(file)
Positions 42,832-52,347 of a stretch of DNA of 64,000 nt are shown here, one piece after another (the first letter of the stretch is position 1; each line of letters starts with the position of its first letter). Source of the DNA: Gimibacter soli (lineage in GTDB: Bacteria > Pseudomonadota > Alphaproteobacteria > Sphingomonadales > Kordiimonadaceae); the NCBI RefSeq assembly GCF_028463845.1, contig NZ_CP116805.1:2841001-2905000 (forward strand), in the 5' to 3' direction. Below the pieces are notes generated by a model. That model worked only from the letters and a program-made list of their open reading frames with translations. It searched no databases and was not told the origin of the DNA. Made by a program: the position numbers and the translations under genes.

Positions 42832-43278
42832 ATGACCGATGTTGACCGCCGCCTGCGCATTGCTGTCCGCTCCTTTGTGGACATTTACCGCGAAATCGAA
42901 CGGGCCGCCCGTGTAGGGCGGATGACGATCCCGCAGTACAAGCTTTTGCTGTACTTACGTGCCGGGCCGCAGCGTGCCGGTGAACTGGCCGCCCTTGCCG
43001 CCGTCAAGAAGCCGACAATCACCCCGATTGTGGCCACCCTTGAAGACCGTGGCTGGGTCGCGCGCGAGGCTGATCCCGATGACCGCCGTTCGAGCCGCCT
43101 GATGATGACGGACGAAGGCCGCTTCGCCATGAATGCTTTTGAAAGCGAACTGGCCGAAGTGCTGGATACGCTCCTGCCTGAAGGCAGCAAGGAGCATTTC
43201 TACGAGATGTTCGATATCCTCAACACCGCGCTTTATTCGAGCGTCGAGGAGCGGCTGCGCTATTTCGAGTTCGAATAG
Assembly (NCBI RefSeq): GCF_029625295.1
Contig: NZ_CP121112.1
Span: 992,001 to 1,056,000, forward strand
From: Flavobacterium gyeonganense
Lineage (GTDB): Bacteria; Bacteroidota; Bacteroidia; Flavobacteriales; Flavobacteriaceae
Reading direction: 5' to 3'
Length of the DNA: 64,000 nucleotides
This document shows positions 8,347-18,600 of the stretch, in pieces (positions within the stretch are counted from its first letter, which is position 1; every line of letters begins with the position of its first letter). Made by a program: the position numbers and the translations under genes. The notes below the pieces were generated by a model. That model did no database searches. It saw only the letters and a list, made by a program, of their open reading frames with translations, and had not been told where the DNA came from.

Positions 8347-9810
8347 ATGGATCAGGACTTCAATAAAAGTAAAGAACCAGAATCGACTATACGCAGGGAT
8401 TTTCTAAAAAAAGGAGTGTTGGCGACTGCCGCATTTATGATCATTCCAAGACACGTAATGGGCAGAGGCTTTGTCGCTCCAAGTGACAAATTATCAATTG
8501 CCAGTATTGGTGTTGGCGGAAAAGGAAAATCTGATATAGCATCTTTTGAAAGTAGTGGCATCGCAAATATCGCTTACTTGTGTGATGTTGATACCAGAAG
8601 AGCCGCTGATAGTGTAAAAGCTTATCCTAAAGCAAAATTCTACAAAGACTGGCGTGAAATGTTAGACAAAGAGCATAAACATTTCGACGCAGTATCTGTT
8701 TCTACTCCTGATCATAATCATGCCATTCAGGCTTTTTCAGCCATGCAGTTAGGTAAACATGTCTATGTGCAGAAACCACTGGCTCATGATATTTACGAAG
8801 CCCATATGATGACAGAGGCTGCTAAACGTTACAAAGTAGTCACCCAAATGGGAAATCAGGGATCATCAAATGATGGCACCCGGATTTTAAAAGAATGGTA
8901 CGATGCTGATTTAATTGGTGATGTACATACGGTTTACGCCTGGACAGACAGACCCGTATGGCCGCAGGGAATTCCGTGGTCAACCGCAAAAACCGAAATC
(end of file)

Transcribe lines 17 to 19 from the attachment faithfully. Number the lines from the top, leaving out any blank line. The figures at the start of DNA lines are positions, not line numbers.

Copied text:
8347 ATGGATCAGGACTTCAATAAAAGTAAAGAACCAGAATCGACTATACGCAGGGAT
8401 TTTCTAAAAAAAGGAGTGTTGGCGACTGCCGCATTTATGATCATTCCAAGACACGTAATGGGCAGAGGCTTTGTCGCTCCAAGTGACAAATTATCAATTG
8501 CCAGTATTGGTGTTGGCGGAAAAGGAAAATCTGATATAGCATCTTTTGAAAGTAGTGGCATCGCAAATATCGCTTACTTGTGTGATGTTGATACCAGAAG